“HSSPs are responding to these challenges by exploring new payment methods, new models such as value-based care and further integration of services,” Ms. Stubbings said. “Overall, I am optimistic about some of the changes taking place in the marketplace that could positively impact our model. Some are legislative, some market-based, some based on our advocacy. Provider status is one change that is getting closer, after all these years, at the state and federal level, and could offer new opportunities for clinic-based pharmacists to be recognized and bill for their services. Some states are banning white bagging, and we are also seeing legislation proposed at federal level on DIR [direct and indirect remuneration] reform.”

A Working Definition
The survey authors proposed the following definition of an HSSP that is informed by the results of the survey: “The health-system specialty pharmacy is an integrated, advanced practice model of care that incorporates specialty medication use management across the continuum of care.” Ms. Stubbings noted that “we intend for you to use this definition in describing and justifying our model as leaders in this movement. We have a powerful story to tell, and we are in the position to define specialty pharmacy and not be defined by payors or accrediting organizations.”

By Gina Shaw, Pharmacy Practice News


FDA Approves New ORAL Tx for GVHD – Rezurock

The FDA recently approved a new ORAL therapy, Rezurock (belumosudil) from Kadmon Pharmaceuticals, with an indication for adult and pediatric patients with chronic graft-versus-host disease (chronic GVHD).

There are about 14,000 patients with GVHD in the U.S. each year, and between 7,000 and 10,000 of them need systemic therapy. Roughly 60% of those patients have already tried and failed on two or more prior therapies.

Kadmon plans to launch Rezurock in late August at a monthly ‘bargain’ price of $15,500 per 30-count bottle….. that’s $186,000 annually.

Given the relatively small US patient population and cost, Kadmon has decided to launch this new therapy into limited distribution. Onco360 has announced that it will be a limited distribution partner.

Click here for patient information

FDA approves Belumosudil for chronic graft-versus-host disease

On July 16, 2021, the Food and Drug Administration approved belumosudil (Rezurock, Kadmon Pharmaceuticals, LLC), a kinase inhibitor, for adult and pediatric patients 12 years and older with chronic graft-versus-host disease (chronic GVHD) after failure of at least two prior lines of systemic therapy.

Efficacy was evaluated in KD025-213 (NCT03640481), a randomized, open-label, multicenter dose-ranging trial that included 65 patients with chronic GVHD who were treated with belumosudil 200 mg taken orally once daily.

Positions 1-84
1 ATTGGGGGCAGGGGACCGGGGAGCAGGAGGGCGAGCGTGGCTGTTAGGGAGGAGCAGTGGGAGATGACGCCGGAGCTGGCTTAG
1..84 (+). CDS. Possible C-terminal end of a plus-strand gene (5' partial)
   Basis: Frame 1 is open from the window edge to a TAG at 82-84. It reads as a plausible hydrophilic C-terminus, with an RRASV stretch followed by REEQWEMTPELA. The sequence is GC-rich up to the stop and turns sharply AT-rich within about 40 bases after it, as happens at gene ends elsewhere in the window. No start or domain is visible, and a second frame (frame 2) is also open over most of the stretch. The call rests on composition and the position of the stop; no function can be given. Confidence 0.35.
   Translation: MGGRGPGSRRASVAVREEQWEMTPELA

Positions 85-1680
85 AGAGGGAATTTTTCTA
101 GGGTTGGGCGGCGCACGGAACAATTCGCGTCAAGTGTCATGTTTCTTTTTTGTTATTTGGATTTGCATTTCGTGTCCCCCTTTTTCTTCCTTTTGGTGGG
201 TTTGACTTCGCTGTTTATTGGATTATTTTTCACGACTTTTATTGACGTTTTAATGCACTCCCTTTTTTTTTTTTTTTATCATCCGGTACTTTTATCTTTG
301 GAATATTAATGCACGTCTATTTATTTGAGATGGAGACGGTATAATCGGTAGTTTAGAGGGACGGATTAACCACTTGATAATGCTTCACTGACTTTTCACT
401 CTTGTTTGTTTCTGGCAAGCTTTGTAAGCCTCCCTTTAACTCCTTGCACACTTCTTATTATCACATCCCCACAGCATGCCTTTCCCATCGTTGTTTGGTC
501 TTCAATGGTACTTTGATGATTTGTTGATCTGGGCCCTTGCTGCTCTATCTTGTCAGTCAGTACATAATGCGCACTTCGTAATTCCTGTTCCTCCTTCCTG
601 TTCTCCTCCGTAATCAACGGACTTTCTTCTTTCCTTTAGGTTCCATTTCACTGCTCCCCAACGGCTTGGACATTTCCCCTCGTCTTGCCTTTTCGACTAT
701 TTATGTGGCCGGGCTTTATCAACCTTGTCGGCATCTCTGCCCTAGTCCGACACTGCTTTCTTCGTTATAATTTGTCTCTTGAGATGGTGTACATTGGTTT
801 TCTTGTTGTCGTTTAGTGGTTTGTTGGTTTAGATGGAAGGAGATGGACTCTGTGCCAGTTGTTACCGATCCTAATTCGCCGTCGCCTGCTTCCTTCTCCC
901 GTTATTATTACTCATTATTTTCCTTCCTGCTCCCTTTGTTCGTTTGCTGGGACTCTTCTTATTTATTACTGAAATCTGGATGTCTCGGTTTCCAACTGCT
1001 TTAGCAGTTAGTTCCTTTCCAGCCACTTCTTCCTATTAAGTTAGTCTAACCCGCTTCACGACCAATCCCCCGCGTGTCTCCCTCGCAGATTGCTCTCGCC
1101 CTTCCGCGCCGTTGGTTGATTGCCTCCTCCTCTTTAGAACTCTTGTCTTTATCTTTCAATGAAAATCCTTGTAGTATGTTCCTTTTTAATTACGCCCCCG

The main efficacy outcome measure was overall response rate (ORR) through Cycle 7 Day 1 where overall response included complete response (CR) or partial response (PR) according to the 2014 criteria of the NIH Consensus Development Project on Clinical Trials in Chronic Graft-versus-Host Disease. The ORR was 75% (95% CI: 63, 85); 6% of patients achieved a CR, and 69% achieved a PR. The median time to first response was 1.8 months (95% CI: 1.0, 1.9). The median duration of response, calculated from first response to progression, death, or new systemic therapies for chronic GVHD, was 1.9 months (95% CI: 1.2, 2.9). In patients who achieved response, no death or new systemic therapy initiation occurred in 62% (95% CI: 46, 74) of patients for at least 12 months since response.

The most common adverse reactions (≥ 20%), including laboratory abnormalities, were infections, asthenia, nausea, diarrhea, dyspnea, cough, edema, hemorrhage, abdominal pain, musculoskeletal pain, headache, phosphate decreased, gamma glutamyl transferase increased, lymphocytes decreased, and hypertension.

The recommended dosage of belumosudil is 200 mg taken orally once daily with food.

This review was conducted under Project Orbis, an initiative of the FDA Oncology Center of Excellence. Project Orbis provides a framework for concurrent submission and review of oncology drugs among international partners. For this review, FDA collaborated with Australia’s Therapeutic Goods Administration, Health Canada, Switzerland’s Swissmedic, and the United Kingdom’s Medicines and Healthcare products Regulatory Agency.

This review used the Real-Time Oncology Review (RTOR) pilot program, which streamlined data submission prior to the filing of the entire clinical application, and the Assessment Aid, a voluntary submission from the applicant to facilitate the FDA’s assessment. The FDA approved this application 6 weeks ahead of the FDA goal date.